Listen to BBC Radio Cut Off Rage Against the Machine
Michael Mulligan, author of The Official Christmas No. 1 Singles Book, told Super Deluxe Edition that he believed artists remain attracted to joining the race because the position is so identifiable. “I think only half a dozen of the Christmas number ones have also been the best-selling singles in that given year,” he said. “So there’s a lot of years where something has sold more, and yet it’s probably relatively forgotten, compared to the Christmas No. 1, which people could identify more easily. ... Unless it’s a key release, or the biggest hit of the year, it’s unlikely you’ll remember a specific No. 1. But lots of people can name Christmas No. 1s.”
Mulligan said there were still possibilities from seasonal success, despite how the industry has changed. “It’s not a stocking filler any more … you don’t get the 7" or CD single in your Christmas stocking,” he explained. “But there’s obviously still something special attached to it. … There are shops, supermarkets, clothing stores, who will only play music once a year, and that’s at Christmas, because they want you to feel comfortable in there. So you’re probably subliminally having [Christmas songs] injected into your head [while] you’re buying your Christmas T-shirt.”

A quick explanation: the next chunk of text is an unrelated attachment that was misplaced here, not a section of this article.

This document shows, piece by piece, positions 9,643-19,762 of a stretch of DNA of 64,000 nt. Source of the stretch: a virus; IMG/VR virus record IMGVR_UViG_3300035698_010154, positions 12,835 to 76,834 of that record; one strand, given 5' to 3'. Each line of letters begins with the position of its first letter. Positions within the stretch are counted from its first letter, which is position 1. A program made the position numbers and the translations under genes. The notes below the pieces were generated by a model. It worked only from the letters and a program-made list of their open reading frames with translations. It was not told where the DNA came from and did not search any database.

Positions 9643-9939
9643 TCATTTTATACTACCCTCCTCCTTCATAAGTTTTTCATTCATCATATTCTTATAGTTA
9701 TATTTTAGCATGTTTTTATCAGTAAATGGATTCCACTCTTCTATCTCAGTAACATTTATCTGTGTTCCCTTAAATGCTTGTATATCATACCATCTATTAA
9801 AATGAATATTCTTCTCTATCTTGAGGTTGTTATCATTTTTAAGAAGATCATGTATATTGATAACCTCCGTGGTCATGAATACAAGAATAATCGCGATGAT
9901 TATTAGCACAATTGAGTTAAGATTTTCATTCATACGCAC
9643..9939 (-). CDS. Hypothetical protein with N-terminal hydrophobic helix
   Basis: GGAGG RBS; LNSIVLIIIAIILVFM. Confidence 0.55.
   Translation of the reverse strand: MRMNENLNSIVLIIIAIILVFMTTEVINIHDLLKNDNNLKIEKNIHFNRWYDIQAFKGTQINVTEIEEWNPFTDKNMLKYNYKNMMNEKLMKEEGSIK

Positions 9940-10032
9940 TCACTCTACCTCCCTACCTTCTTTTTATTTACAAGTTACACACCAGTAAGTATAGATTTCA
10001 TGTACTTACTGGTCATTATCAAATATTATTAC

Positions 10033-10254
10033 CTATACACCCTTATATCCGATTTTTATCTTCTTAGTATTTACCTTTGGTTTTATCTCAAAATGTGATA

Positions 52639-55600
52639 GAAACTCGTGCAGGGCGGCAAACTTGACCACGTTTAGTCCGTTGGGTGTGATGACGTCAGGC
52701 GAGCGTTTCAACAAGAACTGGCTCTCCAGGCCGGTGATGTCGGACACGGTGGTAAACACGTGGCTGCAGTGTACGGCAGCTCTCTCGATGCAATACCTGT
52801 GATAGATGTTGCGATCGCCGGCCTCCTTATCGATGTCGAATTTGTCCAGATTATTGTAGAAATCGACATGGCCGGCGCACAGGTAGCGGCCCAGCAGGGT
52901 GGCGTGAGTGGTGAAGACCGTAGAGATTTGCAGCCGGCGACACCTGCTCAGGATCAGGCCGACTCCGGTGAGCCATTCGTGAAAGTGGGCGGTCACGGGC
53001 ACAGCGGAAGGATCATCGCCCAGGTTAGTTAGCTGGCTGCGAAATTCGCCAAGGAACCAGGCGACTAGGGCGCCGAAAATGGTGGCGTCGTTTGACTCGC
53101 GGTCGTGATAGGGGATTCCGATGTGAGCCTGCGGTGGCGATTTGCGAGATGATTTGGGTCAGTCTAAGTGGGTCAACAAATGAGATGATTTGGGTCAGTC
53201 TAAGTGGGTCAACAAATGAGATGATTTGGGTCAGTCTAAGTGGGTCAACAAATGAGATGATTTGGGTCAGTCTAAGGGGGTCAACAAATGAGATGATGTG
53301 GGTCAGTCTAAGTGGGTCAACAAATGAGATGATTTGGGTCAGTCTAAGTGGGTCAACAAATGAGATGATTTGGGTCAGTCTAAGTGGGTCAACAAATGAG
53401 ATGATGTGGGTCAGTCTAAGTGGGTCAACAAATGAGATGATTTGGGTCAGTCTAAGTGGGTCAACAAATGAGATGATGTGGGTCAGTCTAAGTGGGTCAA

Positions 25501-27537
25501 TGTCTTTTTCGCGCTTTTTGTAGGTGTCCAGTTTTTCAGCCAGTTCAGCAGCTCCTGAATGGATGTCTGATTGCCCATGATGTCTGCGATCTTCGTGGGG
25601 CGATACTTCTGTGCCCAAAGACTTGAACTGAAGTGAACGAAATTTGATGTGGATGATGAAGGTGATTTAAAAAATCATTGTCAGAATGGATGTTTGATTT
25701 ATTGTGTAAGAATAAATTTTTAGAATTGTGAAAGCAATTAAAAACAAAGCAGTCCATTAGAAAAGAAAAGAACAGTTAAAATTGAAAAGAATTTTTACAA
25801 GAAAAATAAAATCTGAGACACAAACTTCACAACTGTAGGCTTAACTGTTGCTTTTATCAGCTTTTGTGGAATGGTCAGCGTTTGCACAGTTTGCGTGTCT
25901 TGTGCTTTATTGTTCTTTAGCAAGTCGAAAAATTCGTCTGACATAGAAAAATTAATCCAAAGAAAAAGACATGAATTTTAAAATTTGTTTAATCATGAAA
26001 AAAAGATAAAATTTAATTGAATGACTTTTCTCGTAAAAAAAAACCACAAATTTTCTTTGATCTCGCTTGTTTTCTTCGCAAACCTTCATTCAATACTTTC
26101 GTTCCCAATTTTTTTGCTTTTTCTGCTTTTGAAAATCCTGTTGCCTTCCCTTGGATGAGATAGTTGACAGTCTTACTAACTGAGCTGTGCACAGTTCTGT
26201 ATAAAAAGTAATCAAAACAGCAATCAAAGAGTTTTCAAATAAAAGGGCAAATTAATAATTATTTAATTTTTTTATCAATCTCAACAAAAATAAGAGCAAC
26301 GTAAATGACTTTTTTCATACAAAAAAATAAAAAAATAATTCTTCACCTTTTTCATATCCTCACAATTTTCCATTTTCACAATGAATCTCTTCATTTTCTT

He offered another suggestion as to why artists kept playing the game: “Can you get a hit that scrapes into the Top 10 and then gets used in an advert, which then gets used in a rom-com, which then gets covered?”
Since 2018, vlogger and charity activist LadBaby has made Christmas No. 1 each year with a series of sausage-themed spoof covers, focusing on the U.K.’s desperate need for food banks (despite its official status as the fifth-richest country in the world, nearly 4% of the population live in food poverty). Elton John and Ed Sheeran, who are hoping for 2021’s Christmas No. 1 with their song "Merry Christmas," noted that they've teamed up with LadBaby to help the cause, suggesting that after decades of friendly rivalry, the future could involve even friendlier cooperation.
Listen to LadBaby Cover Journey for 2020’s Christmas No. 1
But with the 70th Christmas No. 1 set to be determined soon, Mulligan wonders if it’s all set to end in the near future. “First of all, radio play doesn’t count towards the U.K. chart, so that can’t influence it,” he said.
“And then in the U.S., they have a separate holiday chart. Now, I suspect that the record companies have been looking at the Christmas Top 10 for the last few years and seeing Wham!, Mariah Carey, et al., going back in again and again. … [They’re] thinking, ‘Hang on, we’re investing tens, maybe hundreds of thousands of pounds on Adele, Coldplay, Ed Sheeran … and I can’t get them into the Top 10 because of all this stuff!’ So I wouldn’t be at all surprised if the chart gets reconfigured more along the lines of the American model at some point in the future.”